CSPAN
May 17, 2012 8:00pm EDT
as monday to pass and send the message to the world that the united states senate supports the stated policy of our government in this critical issue. nobody wants iran to be able to move forward and attain nuclear capacity, and i am -- i'd be very concerned about moving forward on this language as it currently appears to me to be stated. mr. reid: is there an objection by either senator kyl or senator -- mr. kyl: yes, mr. president, for the reasons noted, i would hope that we could work our colleagues to fix the problem here. until we do i would have to object. the presiding officer: objection is heard. mr. reid: mr. president, this is sump a such an interesting conversation on the floor. i didn't have the papers. i don't blame nigh friend infrastructure arizona for not having the dowvment i don't blame nigh friend from missouri for only having a half-hour to look at this. this thing was given to the republican leader yesterday in midday. all right? now, mr. president, the language they're objecting to was in the base bill. so unless they didn't read the base bill, we have a p
CSPAN
May 16, 2012 9:00am EDT
deploys australia is there's a friend and ally of the united states. we are not calling for australian membership. we are calling for a partnership to develop. australia trains more energetically with germany and britain and france. you already trained significantly with the united states. let's say there is another humanitarian disaster the way there was in december of 2004 what happened on december 26th, australia, united states and japan and india deployed together to help the people of sri lanka and southern india because we had trained together in the air and sea. we want that type of cooperation. you have been a stalwart ally in afghanistan but you had to do it on the run not having worked very much with the european allies. it is inculcating patterns of cooperation and military training and confers no obligation on the part of parter countries. in essence it is the best of both worlds for the asia-pacific allies from my perspective. >> also hearing the most frequent complaint from australian officials is you are more than happy to use soldiers and resources in battle
CSPAN
May 23, 2012 11:00pm EDT
president of the united states or even better than that the mayor of new york city the guy in front of you could be a future nobel laureate not to your right but certainly the one to your left. it's even worse than it looks in which they argue that washington partisanship has caused congress to become dysfunctional. we talked to the authors on wednesday washington journal. this is just under an hour. >> the gentleman that for a book are taking a look at congress it's even worse than that looks how the american constitutional system collided with the new politics of extremism. joining us, the author norman and co-author resident scholar of the american enterprise institute thomas mann of the brookings institution where he served studies senior fellow. gentlemen, thanks for joining us. >> happy to be with you. >> the question is if it is worse than it looks, what exactly is worse? >> guest: we are now in a situation which we have a fundamental mismatch between our political parties which would become intensely polarized and operate much like parties in the parliamentary system oppositional,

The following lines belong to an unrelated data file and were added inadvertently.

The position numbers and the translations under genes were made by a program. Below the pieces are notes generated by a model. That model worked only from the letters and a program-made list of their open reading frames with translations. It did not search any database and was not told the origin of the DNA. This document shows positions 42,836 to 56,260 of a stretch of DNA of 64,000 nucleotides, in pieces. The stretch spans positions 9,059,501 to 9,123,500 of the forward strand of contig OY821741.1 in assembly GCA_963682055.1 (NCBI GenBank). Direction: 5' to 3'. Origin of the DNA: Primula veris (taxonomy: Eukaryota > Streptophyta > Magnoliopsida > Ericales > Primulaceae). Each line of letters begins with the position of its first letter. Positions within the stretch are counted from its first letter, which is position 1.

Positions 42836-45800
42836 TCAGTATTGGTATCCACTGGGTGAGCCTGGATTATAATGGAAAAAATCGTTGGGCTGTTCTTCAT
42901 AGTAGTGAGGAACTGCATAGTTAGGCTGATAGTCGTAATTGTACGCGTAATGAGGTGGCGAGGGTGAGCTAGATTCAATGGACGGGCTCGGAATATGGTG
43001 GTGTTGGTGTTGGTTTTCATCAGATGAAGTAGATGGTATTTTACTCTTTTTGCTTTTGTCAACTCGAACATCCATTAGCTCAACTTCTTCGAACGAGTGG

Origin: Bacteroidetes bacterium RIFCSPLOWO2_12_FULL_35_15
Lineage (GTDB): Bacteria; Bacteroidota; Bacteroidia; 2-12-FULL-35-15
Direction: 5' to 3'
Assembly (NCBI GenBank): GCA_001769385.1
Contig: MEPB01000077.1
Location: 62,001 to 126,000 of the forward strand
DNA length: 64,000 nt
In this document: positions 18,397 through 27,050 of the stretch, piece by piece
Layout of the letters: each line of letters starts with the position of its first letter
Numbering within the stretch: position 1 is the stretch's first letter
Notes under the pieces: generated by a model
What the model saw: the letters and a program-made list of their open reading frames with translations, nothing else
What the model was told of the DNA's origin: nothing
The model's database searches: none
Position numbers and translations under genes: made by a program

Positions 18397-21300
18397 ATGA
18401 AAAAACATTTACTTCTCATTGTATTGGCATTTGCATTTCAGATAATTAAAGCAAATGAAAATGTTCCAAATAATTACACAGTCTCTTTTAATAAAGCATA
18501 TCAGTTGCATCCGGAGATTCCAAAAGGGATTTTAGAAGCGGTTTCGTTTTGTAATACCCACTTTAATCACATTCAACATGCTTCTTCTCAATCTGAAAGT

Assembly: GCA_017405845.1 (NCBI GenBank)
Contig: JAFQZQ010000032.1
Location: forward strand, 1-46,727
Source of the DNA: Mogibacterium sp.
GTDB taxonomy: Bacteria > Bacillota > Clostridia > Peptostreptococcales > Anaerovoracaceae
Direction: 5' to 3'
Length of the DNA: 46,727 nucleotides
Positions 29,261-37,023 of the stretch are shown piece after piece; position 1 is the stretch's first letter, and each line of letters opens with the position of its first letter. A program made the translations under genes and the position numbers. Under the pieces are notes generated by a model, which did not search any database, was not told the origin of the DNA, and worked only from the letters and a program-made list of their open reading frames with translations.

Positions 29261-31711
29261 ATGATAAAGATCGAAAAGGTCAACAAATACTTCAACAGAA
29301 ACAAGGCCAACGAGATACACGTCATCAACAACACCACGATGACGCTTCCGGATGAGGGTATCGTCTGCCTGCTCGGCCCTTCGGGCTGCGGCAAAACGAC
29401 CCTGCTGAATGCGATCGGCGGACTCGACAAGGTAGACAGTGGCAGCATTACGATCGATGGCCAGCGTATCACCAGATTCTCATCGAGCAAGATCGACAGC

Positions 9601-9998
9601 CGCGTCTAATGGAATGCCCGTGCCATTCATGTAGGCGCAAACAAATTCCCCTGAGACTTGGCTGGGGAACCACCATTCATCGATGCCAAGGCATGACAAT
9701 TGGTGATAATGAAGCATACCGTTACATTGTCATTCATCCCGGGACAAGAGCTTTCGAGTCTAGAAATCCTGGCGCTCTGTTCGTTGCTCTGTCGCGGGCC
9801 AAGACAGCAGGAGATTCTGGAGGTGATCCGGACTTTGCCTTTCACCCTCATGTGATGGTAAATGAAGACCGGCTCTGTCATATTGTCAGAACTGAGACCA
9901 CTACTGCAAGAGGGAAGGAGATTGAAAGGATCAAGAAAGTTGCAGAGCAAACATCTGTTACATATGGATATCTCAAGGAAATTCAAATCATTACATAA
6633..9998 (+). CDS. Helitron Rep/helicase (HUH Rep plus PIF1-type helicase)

CSPAN
May 16, 2012 11:00pm EDT
united states. un that's what we're talking aboutre here today. tay i just. heard the republican leader say there is no budget. i really -- i don't know how to say this.es sometimes i wonder if colleagues pay attention to what they're here. voting on here. last in here in august we didn't pass a budget resolution pass a budget resolution. instead, we passed in a resolution is purely a congressional it never goes toresident the president for his signature has to pass both bodies and be signed by the president. last year, instead of a budget resolution, we did a budget law called the budget control act. the budget control act set the budget for the next two years for this year and next. more than that, it set ten years of spending caps, saving $900 billion. madam president in addition, the budget control act gave a special committee the authority to reform the tax system and the entitlement system of the country and it said if you come to an agreement special committee, your action cannot be filibustered. you have to go right to the floor for a vote. and if you don't agree, there w
CSPAN
May 3, 2012 6:00am EDT
just a responsible, that's false and ludicrous. now, my view on immigration in the united states and illegal immigration is formed from several different areas of experience. first had to do with my role as a staff officer for the third armored cavalry regiment, and providing active duty soldiers to assist with joint operations on a reservation which straddles arizona and mexico to help interdict the smuggling of drugs. it's also informed by my role as a life prosecutor prosecuting albany duis in maricopa county with the passage of an amendment to specifically deny bail to those in the country without lawful authority who committed serious offenses. anytime that i have someone who is a mexican national or even from canada, the accused of a felony dui, they would be admitted to bail in which they would feel to show for subsequent prosecution. then in supervising prosecutions are maricopa county, i dealt first in what circumstances in which drug cartels in mexico would order cars from street gangs in phoenix. which would then be picked up by someone who crossed the border, ostensibly a